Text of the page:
Camila B Ortega, MD1, Kelli Friedman, PhD2, Hui-Jie Lee, PhD3, Dana Portenier, MD1, Alfredo D Guerron, MD1. 1Duke University Health System. Department of Surgery. Division of Metabolic and Weight Loss Surgery, 2Duke University Medical Center. Department of Psychiatry and Behavioral Sciences and Department of Surgery., 3Duke Universitty Medical Center. Department of Biostatistics and Bioinformatics.
INTRODUCTION: Magnetic Surgery is a recently developed technique assisting in the completion of laparoscopic procedures with reduced number of incisions, therefore providing the potential benefits of even less invasive interventions in terms of postoperative pain, complications, and cosmetic results. Patient perceptions are very important for the clinical practice, as patient involvement in healthcare choices has grown exponentially, especially in terms of elective procedures such as bariatric surgery. The objective of this study was to evaluate the perception of surgery-related factors and a new surgical technique in a bariatric surgery population.
METHODS: A video-animation and a 22-item anonymous survey were given to the new patients of an academic medical center. The video described in non-medical terms the number and location of incisions used to perform open surgery, conventional laparoscopy, and Magnetic Surgery through a single incision approach. The survey included demographics and questions about the importance of surgery-related factors rated on a 5-point Likert scale. Similarly, patients were asked to compare Magnetic Surgery with conventional laparoscopy and to mark their responses regarding postoperative factors. This cross-sectional study was analyzed using descriptive statistics.
RESULTS: 51 patients participated in the survey. The median age was 45 yo (IQR: 36-51) and 74.5% were females. The following responses were encountered when asked about the importance of surgery-related factors:
Factor Not or slightly Moderately to very
important n(%) important n(%)
Risk of complication 1(2%) 50(98%)
Time to recovery 3(6%) 48(94%)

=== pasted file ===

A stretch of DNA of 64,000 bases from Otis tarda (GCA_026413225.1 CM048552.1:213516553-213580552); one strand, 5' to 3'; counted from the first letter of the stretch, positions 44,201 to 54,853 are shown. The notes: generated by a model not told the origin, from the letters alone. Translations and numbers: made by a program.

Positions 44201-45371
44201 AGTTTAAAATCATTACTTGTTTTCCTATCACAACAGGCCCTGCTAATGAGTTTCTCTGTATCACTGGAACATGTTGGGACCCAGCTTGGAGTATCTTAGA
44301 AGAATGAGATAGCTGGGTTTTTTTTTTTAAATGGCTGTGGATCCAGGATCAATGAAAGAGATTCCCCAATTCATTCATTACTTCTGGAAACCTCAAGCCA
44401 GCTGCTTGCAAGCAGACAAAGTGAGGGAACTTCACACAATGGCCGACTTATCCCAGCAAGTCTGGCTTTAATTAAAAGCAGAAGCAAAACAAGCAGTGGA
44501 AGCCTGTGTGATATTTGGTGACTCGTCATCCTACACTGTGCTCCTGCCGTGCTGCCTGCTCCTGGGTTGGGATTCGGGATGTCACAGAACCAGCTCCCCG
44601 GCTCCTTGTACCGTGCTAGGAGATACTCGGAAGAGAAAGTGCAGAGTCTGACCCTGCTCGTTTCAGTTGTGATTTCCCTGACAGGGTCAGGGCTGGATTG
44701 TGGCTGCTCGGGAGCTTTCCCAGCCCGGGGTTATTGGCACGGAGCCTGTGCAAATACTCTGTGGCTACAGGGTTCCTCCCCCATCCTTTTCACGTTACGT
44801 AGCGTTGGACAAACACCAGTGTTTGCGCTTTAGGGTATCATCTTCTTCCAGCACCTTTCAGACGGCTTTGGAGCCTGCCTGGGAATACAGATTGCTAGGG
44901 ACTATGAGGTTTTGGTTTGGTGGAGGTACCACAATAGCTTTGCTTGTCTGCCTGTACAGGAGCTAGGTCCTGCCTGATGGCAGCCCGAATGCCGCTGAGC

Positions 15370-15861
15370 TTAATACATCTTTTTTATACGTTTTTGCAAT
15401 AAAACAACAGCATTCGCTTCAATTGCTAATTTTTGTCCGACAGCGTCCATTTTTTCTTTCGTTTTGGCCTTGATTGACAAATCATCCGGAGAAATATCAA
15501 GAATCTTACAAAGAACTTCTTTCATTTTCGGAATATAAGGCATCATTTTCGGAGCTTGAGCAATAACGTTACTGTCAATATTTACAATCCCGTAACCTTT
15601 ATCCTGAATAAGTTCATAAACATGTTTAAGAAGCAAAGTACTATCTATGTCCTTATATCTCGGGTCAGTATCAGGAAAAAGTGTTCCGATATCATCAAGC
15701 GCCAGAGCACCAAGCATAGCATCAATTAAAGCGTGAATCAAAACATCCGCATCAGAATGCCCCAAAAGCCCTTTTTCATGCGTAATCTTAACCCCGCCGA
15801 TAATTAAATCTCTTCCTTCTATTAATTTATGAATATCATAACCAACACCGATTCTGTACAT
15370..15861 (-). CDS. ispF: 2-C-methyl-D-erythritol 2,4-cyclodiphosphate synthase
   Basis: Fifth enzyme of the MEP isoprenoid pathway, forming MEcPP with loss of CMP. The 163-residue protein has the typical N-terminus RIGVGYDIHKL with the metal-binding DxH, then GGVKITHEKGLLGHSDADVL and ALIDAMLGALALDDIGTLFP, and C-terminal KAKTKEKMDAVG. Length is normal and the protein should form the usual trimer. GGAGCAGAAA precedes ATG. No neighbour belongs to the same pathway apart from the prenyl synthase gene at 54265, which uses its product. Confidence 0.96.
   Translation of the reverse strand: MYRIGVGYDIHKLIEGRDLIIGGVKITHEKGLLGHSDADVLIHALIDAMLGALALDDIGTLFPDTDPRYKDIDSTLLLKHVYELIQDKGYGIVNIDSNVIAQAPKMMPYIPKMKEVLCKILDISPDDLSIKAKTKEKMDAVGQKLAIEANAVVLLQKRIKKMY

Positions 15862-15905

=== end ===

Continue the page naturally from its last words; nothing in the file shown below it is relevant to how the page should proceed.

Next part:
Postoperative pain 4(8%) 47(92%)
Duration of hospitalization 4(8%) 47(92%)
Cosmesis after surgery 12(23%) 39(77%)
The study population indicated the following responses regarding expectations from magnetic surgery compared to conventional laparoscopy:
Factor Much lower About the More or much
or lower (better) same more (worst)
n(%) n(%) n(%)
complications 32(63%) 16(31%) 3(6%)
recovery 35(68%) 13(26%) 3(6%)
pain 36(70%) 13(26%) 2(4%)
hospitalization 23(63%) 18(35%) 1(2%)
surgery 46(90%) 3(6%) 2(4%)
There was no significant evidence of different responses by demographic groups.
Additionally, 90.2% of the population indicated that a surgeon performing Magnetic Surgery should be more skillful than a surgeon performing conventional laparoscopy.
CONCLUSION: This study represents the first report of bariatric patient’s perception regarding surgery-related factors. Notably, nearly 80% of the cohort indicated that cosmesis after surgery is an important factor, whereas the responses regarding the rest of the factors were indicated as expected. The bariatric population included in this study had a positive perception of Magnetic Surgery. Furthermore, the population perceived that this technique is associated with better outcomes, better cosmetic results, and higher surgeon dexterity.
Presented at the SAGES 2017 Annual Meeting in Houston, TX.
Abstract ID: 86577
Program Number: P560
Presentation Session: iPoster Session (Non CME)
Presentation Type: Poster